Ian Desmond entered the 2015 season on the last year of his contract, unable to come to terms with the Washington Nationals in the off-season. He faces the prospect of free agency at the end of the year. The Nationals will be faced with the question of whether or not to re-sign Ian Desmond to a long-term contract. I believe the Nationals should not resign Desmond and should attempt to trade him before the trade deadline.
Now, I know that the Nats are supposed to be all in this year. Teams that are all in do not usually trade a three-time Silver Slugger before a possible World Series run. They go out and pick up huge, big-name stars like Max Scherzer and do not do anything to jeopardize this season. I believe that trading Ian Desmond will not only add depth in the minors to secure a winning future and allow the team financial flexibility, but I also believe it will make the Nats better for a postseason run.
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First off, Desmond will cost this team too much money for the value that he will provide. He already turned down a seven-year, $107 million contract this off-season. He is looking at Jacoby Ellsbury’s contract with the Yankees at $153 million for the same length as a benchmark for what he should be getting. He would most likely be asking for the 18-20 million a year category. The problem for Ian Desmond is he is not going to be worth 18-20 million a year.
Since his breakout 2012 season, Ian Desmond’s numbers have steadily declined from a .292/.335/.511 slash in 2012 to a .280/.331/.453 in 2013 to .255/.313/.430 last year. Although this year is still early and he has time to bounce back, Desmond’s numbers are lower this year with a .228/.273/.351 slash. Desmond may be going through a slump. He only needs to hit .275 the rest of the way to get back to his old number if he stays healthy and gets 600 plate appearances to get back to his old numbers. This is a common trait for players approaching and passing 30. His production may bounce back to the mean this year, but it will steady decline each year making a long-term deal seem unwise.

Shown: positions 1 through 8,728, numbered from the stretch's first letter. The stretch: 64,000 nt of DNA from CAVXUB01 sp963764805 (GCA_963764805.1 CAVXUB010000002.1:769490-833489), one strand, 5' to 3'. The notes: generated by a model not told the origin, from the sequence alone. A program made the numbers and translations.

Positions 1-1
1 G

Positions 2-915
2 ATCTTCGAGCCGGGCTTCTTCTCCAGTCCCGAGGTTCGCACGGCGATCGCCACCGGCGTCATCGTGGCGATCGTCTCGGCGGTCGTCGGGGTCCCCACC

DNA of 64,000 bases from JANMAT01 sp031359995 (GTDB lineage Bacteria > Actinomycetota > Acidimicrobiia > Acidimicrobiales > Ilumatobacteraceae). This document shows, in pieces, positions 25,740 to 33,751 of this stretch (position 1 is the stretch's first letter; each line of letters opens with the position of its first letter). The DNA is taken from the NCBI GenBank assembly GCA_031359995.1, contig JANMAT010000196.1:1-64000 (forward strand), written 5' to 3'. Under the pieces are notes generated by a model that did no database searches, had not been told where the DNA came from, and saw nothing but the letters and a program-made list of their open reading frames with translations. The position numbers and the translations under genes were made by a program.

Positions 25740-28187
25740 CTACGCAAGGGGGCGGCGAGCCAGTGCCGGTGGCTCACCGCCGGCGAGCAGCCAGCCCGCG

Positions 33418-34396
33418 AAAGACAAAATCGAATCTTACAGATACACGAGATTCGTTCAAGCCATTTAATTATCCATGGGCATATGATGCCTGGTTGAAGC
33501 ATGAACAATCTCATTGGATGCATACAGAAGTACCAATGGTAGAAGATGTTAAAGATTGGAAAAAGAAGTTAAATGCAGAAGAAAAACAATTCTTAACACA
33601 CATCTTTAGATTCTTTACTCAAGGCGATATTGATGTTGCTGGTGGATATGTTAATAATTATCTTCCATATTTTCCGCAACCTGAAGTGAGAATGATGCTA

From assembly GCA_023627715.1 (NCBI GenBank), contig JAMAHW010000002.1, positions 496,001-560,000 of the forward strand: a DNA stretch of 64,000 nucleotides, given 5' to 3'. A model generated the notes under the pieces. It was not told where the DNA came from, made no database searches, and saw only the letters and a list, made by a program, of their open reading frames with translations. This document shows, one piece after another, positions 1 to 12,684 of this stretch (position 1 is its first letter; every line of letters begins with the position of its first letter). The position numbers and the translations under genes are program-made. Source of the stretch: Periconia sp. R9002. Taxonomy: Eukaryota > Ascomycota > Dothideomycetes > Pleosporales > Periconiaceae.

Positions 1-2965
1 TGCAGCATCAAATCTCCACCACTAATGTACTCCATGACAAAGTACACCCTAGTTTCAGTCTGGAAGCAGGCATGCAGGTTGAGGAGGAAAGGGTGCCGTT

The Nationals also have options at shortstop right now and for years to come to fill in if they traded Desmond before a playoff push. Danny Espinosa is having a great year, and, even if he regresses a bit the second half of the year, his plus fielding and ability to play multiple positions more than makes up for his bat.
If Espinosa fills in this year, the Nationals don’t have to worry about middle infielders for 2016 and beyond due to stud prospects Wilmer Difo and Trea Turner. Trea Turner just entered the Nats farm system and was hitting the cover off the ball in AA San Antonio for the Padres with a .322/.385/.471 slash line. Wilmer Difo has seen some action at the majors this year and is .320/.386/.533 in Potomac and .287/.313/.404 in double-A Harrisburg. The Nationals have depth with these two young kids and at least one of the two should be able to be that long-term shortstop of the future.
In addition, any trade for Desmond could include a good outfield prospect, which the Nationals currently do not have any in their top ten prospects, according to MLB Pipeline. They did draft three outfielders in the first three rounds in this year’s draft, but the Nationals need players closer to major league level because there is currently not much depth behind Michael A. Taylor.
After taking into account the lack of return on investment signing Desmond to a long-term deal and the options the Nationals could get for Desmond in return, it makes financial and long-term sense for the club to trade Desmond. But will it make them a better baseball team for the playoff push? I believe it will.
Desmond’s power numbers notwithstanding, playoff baseball is tight and you need the ability to manufacture runs. This is something the Nationals have not done a good job at this year and Desmond is especially poor at. He is striking out at the highest rate of his career at 28.1%. Putting the ball in play is essential in playoff baseball by putting pressure on the defense to make a play.
It is also needed for situational hitting that may call for a sacrifice fly or a bouncer the other way to move the runner. He also doesn’t get on base. This year, Desmond’s on-base percentage is only .273. That is simply not good enough when every base runner is vital in the playoffs. As a contrast, Espinsoa sports a .351 OBP and a 21.5% strikeout rate. Espinosa could fill in now and provide two key elements required to manufacture runs for a playoff push.
Ian Desmond is a three-time Silver Slugger award winner and the backbone of the Nationals middle infield, but it may be the best thing for Ian and the club to part ways before the trade deadline this year.